Institution(s): 1. Harvard-Smithsonian Center for Astrophysics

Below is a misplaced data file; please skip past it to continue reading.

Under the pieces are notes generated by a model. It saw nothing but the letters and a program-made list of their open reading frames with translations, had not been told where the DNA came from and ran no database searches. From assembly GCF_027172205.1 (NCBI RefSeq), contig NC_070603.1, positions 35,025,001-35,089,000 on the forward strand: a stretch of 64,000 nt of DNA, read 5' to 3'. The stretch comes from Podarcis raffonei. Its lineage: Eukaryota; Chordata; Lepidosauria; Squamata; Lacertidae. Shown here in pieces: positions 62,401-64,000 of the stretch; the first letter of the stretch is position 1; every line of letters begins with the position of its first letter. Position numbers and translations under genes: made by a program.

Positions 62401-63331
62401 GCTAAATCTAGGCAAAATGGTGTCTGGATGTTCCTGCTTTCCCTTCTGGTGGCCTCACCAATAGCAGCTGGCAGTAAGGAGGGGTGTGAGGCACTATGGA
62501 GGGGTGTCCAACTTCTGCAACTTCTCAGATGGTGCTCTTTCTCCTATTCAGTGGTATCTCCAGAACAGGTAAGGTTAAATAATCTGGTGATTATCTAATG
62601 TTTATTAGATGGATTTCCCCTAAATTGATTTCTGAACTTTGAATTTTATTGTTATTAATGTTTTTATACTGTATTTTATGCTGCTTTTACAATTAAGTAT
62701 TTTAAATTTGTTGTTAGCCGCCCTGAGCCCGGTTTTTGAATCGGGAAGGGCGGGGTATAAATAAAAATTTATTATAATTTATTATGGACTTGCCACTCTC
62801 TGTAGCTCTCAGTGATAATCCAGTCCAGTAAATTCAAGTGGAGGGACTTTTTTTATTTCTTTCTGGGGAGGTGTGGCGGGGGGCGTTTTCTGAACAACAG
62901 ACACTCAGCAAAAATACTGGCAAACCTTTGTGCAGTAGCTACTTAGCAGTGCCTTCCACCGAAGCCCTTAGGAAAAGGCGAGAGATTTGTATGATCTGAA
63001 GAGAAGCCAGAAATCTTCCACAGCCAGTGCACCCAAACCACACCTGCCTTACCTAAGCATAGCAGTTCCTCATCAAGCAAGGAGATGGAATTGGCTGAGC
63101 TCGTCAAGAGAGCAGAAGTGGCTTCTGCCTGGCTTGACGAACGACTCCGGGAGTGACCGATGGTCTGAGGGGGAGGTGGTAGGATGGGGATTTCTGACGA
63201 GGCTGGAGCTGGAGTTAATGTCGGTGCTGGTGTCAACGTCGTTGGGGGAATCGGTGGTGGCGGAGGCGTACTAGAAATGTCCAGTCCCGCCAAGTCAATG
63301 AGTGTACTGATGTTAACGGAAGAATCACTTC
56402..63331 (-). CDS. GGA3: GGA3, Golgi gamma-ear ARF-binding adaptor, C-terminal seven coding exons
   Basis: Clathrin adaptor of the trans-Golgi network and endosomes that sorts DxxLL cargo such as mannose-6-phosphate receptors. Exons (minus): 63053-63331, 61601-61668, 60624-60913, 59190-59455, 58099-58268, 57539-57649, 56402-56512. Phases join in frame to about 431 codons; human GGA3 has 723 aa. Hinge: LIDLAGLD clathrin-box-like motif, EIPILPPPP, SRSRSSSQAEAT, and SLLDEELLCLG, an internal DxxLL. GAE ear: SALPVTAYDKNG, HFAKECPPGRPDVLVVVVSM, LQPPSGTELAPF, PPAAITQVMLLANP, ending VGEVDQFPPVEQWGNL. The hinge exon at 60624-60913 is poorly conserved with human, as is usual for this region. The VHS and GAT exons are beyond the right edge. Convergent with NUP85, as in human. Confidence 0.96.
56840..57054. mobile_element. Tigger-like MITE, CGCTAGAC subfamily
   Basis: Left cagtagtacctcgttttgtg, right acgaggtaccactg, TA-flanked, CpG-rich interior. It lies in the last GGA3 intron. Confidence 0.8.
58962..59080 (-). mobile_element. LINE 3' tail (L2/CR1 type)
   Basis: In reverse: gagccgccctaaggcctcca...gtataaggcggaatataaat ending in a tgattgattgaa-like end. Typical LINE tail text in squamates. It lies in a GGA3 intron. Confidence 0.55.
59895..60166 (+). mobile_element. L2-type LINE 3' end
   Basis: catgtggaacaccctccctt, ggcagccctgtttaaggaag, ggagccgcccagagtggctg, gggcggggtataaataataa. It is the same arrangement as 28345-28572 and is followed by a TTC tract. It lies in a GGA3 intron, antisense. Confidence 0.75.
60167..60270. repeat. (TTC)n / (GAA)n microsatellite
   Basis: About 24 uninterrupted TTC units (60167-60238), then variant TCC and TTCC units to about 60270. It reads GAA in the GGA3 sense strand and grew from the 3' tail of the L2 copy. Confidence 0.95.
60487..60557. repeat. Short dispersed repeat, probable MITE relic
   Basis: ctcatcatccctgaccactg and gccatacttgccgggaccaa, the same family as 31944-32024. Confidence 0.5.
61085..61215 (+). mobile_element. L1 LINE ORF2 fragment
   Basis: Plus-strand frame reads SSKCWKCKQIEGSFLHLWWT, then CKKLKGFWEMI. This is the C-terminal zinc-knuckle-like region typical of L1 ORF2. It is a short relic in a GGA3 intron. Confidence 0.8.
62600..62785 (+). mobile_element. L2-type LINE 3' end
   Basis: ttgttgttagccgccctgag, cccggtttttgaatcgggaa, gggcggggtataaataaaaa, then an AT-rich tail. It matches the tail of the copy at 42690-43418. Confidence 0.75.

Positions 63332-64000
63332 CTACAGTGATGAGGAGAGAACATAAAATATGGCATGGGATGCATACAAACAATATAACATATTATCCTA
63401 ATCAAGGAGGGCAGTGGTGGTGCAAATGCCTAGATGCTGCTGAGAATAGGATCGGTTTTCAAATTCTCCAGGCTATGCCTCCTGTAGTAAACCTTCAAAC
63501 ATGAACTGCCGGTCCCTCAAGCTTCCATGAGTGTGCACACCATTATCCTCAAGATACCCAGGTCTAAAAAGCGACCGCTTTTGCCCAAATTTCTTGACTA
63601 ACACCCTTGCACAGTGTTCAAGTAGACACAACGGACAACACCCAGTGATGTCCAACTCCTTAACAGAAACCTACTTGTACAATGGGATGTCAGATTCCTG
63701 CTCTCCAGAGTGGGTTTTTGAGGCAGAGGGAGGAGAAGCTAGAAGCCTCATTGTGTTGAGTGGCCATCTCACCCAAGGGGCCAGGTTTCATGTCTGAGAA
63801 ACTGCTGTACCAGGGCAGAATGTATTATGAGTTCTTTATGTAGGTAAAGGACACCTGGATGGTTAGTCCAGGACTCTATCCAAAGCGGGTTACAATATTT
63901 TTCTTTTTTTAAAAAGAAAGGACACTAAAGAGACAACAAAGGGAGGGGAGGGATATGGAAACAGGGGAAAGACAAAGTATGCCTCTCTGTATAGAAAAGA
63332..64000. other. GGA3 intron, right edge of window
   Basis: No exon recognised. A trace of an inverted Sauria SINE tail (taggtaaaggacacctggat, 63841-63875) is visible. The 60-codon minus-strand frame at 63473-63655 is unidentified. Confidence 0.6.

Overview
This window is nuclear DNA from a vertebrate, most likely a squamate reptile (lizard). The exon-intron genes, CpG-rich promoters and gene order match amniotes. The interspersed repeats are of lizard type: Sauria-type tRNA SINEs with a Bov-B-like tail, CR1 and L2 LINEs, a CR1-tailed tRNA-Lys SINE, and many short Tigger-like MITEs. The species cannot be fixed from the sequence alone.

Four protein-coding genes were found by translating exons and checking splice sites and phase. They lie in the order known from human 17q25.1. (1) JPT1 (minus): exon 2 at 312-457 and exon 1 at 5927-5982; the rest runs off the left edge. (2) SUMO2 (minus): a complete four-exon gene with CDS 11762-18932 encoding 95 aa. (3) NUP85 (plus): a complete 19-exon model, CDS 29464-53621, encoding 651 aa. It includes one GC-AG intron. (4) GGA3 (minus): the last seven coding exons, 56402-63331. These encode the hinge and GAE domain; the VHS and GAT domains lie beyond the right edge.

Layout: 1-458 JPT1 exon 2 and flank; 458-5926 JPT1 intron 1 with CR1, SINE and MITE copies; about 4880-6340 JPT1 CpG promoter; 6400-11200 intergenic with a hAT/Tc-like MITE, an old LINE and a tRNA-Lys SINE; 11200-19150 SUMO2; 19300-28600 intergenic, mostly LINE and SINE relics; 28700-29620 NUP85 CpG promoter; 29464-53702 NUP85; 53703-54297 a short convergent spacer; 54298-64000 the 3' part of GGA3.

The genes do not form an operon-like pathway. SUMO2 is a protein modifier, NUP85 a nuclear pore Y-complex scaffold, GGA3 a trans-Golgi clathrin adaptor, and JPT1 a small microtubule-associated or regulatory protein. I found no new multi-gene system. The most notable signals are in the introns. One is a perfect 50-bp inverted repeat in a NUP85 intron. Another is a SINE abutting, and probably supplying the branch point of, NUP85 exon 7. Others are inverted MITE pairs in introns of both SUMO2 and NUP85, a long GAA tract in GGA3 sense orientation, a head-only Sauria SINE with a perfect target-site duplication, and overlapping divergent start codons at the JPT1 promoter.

The newly discovered massive molecular filament G32.02+0.05 (~70 pc long, 10^5 Msun) has been shaped and compressed by older generations of massive stars. The densest portion of the filament, apparent as an Infrared Dark Cloud (IRDC) appears to have been compressed on both sides by a pair of bubbles and now shows a range of massive star formation signatures throughout. We investigate the kinematics in this massive star-forming filament and find velocity coherence along the filament and global blue asymmetric line profiles. These line asymmetries are interpreted as a signature of large-scale radial collapse. Using line asymmetries observed with optically thick HCO+ (1-0) and optically thin H13CO+ (1-0) across a range of massive star forming regions in the filament, we estimate the global radial infall rate of the filament to range from a few 100 to a few 1000 Msun/Myr/pc^2. At its current infall rate the densest portions of the cloud will more than double their current mass within a Myr. The discovery of such a reservoir of infalling gas has important ramifications on the course of star formation in the cloud and on our overall understanding of star cluster formation.